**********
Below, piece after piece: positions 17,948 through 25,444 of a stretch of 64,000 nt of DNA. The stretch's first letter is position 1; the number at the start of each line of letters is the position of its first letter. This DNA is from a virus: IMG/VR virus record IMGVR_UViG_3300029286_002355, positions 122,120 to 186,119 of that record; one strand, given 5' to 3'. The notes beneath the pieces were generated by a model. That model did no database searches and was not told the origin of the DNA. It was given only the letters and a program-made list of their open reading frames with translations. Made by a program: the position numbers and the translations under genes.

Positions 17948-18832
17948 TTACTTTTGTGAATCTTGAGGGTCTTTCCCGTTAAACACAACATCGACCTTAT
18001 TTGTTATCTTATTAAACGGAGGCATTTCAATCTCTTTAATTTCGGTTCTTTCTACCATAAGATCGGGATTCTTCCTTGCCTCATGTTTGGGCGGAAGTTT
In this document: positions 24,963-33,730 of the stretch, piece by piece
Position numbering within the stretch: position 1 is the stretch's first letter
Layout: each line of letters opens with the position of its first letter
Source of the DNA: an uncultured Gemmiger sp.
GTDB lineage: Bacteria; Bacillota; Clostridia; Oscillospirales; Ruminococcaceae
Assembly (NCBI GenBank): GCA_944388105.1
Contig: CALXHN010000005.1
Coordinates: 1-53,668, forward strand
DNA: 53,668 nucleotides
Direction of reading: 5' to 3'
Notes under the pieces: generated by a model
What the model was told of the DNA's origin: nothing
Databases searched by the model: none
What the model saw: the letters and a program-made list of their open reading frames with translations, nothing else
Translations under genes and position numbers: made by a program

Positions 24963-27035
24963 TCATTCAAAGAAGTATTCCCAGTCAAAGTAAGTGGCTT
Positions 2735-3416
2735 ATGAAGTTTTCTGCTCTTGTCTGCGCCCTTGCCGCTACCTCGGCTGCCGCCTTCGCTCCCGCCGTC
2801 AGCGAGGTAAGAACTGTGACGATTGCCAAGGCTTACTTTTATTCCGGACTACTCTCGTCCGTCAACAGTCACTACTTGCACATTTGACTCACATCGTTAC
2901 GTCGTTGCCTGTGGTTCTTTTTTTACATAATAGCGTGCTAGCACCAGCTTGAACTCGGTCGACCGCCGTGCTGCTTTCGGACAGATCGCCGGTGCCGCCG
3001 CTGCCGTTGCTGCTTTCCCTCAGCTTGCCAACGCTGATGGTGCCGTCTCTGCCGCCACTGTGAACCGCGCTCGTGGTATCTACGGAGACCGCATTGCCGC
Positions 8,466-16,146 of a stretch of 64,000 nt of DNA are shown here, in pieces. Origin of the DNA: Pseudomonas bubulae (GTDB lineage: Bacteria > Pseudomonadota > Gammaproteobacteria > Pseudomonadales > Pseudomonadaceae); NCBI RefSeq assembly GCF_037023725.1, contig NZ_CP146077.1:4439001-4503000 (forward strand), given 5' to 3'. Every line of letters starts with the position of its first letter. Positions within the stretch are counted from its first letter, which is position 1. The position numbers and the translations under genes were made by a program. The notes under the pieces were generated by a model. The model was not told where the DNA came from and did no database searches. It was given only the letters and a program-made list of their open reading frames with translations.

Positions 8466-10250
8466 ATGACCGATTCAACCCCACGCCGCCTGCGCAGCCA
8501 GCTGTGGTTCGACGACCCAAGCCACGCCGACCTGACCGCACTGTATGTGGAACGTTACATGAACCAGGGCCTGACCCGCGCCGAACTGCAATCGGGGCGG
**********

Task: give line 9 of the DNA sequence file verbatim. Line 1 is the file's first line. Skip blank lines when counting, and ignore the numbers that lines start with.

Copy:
GTDB lineage: Bacteria; Bacillota; Clostridia; Oscillospirales; Ruminococcaceae